|Publication number||US7268552 B1|
|Application number||US 11/158,302|
|Publication date||Sep 11, 2007|
|Filing date||Jun 21, 2005|
|Priority date||Jun 21, 2004|
|Publication number||11158302, 158302, US 7268552 B1, US 7268552B1, US-B1-7268552, US7268552 B1, US7268552B1|
|Inventors||E. Gerald II Rex, Michael J. Chen, Robert J. Klingler, Jerome W. Rathke, Marc ter Horst|
|Original Assignee||United States Of America As Represented By The United States Department Of Energy|
|Export Citation||BiBTeX, EndNote, RefMan|
|Patent Citations (13), Referenced by (8), Classifications (10), Legal Events (5)|
|External Links: USPTO, USPTO Assignment, Espacenet|
This application claim priority from Provisional Application No. 60/581,561 filed on Jun. 21, 2004.
The United States Government has rights in this invention pursuant to Contract No. W-31-109-ENG-38 between the United States Government and Argonne National Laboratory.
The present invention relates to a combination of the Toroid Cavity Detector (TCD) with a flow-through capillary sample chamber for implementing nuclear magnetic resonance (NMR) studies of chemical reactions under conditions of high pressures and temperatures.
Nuclear magnetic resonance (NMR) analysis is a powerful method by which to determine chemical structures and to examine reaction dynamics in a diversity of chemical and biochemical systems.
For example, U.S. Pat. No. 5,574,370, issued Nov. 12, 1996 to Woelk et al., discloses a toroid cavity detection (TCD) system for determining the spectral properties and distances from a fixed line for a sample using Nuclear Magnetic Resonance. The detection system consists of a toroid with a central conductor oriented along the main axis of the toroidal cylinder and parallel to a static uniform magnetic field, B0. An RF signal is inputted to the central conductor to produce a magnetic field B1 perpendicular to the central axis of the toroid and whose field strength varies as the inverse of the radial position within the toroid. The toroid cavity detection system can be used to encapsulate a sample, or the detection system can be perforated to allow a sample to flow into the detection device or to place the samples in specified sample tubes. The central conductor can also be coated to determine the spectral properties of the coating and the coating thickness. The sample is then subjected to the respective magnetic fields and the responses measured to determine the desired properties.
U.S. Pat. No. 6,046,592, issued Apr. 4, 2000 to Rathke et al., discloses a near-electrode imager for employing nuclear magnetic resonance imaging to provide in situ measurements of electrochemical properties of a sample as a function of distance from a working electrode. The near-electrode imager uses the radio frequency magnetic field gradient within a cylindrical toroid cavity resonator to provide high-resolution nuclear magnetic resonance spectral information on electrolyte materials.
U.S. Pat. No. 6,191,583, issued Feb. 20, 2001 to Gerald II, discloses a toroid cavity detector that includes an outer cylindrical housing through which extends a wire along the central axis of the cylindrical housing from a closed bottom portion to the closed top end of the cylindrical housing. In order to analyze a sample placed in the housing, the housing is placed in an eternally applied static main homogeneous magnetic field (B0). An RF current pulse is supplied through the wire such that an alternately energized and de-energized magnetic field (B1) is produced in the toroid cavity. The field B1 is oriented perpendicular to the field B0. Following the RF current pulse, the response of the sample to the applied field B0 is detected and analyzed. In order to minimize the detrimental effect of probe ringing, the cylindrically shaped housing is elongated sufficiently in length so that the top and bottom portions are located in weaker, fringe areas of the static main magnetic field B0. In addition, a material that tends to lessen the effect of probe ringing is positioned along the top and bottom ends of the toroid cavity. In another embodiment, a plug is positioned adjacent to the inside of the top and bottom ends of the toroid cavity so that the sample contained in the toroid cavity is maintained in the strongest and most homogeneous region of the static magnetic field B0.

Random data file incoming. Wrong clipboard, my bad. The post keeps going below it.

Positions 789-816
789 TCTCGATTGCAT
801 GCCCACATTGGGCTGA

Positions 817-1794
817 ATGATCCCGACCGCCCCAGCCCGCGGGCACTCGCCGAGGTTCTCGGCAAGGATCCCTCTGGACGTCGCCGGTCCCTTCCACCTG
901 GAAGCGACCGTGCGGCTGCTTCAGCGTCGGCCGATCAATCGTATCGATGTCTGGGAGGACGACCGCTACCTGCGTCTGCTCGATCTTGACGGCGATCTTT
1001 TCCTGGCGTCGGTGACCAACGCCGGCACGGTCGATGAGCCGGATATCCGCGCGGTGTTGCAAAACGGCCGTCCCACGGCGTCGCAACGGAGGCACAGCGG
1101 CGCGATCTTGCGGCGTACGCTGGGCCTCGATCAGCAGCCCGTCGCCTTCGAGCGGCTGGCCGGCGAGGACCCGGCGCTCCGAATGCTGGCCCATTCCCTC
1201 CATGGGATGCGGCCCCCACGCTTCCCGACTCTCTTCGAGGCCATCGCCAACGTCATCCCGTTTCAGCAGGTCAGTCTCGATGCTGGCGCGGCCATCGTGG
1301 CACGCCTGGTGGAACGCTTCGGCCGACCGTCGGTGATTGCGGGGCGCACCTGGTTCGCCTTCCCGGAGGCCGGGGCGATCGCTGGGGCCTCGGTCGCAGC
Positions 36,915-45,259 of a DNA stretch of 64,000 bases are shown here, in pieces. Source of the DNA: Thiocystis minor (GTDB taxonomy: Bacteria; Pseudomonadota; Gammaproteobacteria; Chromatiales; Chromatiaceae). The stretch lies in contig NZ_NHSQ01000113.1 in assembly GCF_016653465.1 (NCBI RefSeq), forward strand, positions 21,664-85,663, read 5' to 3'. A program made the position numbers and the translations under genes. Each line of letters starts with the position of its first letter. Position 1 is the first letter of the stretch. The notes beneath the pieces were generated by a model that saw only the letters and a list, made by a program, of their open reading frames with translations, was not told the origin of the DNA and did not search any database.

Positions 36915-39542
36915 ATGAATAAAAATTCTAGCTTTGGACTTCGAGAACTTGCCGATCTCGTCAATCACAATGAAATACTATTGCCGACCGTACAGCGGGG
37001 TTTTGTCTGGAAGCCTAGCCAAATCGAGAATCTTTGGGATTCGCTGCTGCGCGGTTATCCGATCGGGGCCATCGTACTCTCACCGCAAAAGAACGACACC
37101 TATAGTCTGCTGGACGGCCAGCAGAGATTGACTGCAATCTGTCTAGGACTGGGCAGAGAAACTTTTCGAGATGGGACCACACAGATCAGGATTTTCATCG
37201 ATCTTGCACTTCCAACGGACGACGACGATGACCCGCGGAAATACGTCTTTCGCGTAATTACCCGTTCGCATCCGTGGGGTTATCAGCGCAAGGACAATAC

U.S. Pat. No. 6,538,444, issued Mar. 25, 2003 to Gerald II et al., discloses a two dimensional B1-gradient NMR imager and methods for non-invasive spectroscopic investigations and imaging of the internal distribution and speciation of materials of fluid, solid, and semisolid objects in two spatial dimensions utilizing a toroid cavity detector. An RF signal transmitter/receiver generates a magnetic field B1 within the toroid cavity and receives a sample response to the magnetic fields B0 and B1. A pivot angle position controller adjusts a pivot angle position of the toroid cavity and enclosed sample to vary an angle between the magnetic field B0 and the central axis of the toroid cavity. A positional rotation controller positions the toroid cavity and enclosed sample at variable angular orientations relative to an initial position and a plane formed by the externally applied static main magnetic field B0 and the central axis of the toroid cavity. A computer sequentially receives and processes sample responses to produce a two-dimensional image.
U.S. Pat. No. 6,720,769, issued Apr. 13, 2004 to Gerald II et al., discloses a detecting method and detector that expands the capabilities of Nuclear Magnetic Resonance (NMR) analysis. A Rotational Exchange Gradient Imager (REGI) allows for real-time, in situ investigation of materials subjected to the effects of centrifugal force by NMR analysis. The REGI comprises a cylindrical stator formed of an electrically conductive, non-magnetic material, a rotor contained in the cylindrical stator formed of an electrically non-conductive, non-magnetic material, and a conductor located along a central axis of the cylindrical stator. A sample is contained within the rotor. The stator and central conductor serve to generate the RF magnetic field for NMR analysis. The rotor containing the sample is rotated within a stable air bearing formed between the cylindrical stator and rotor.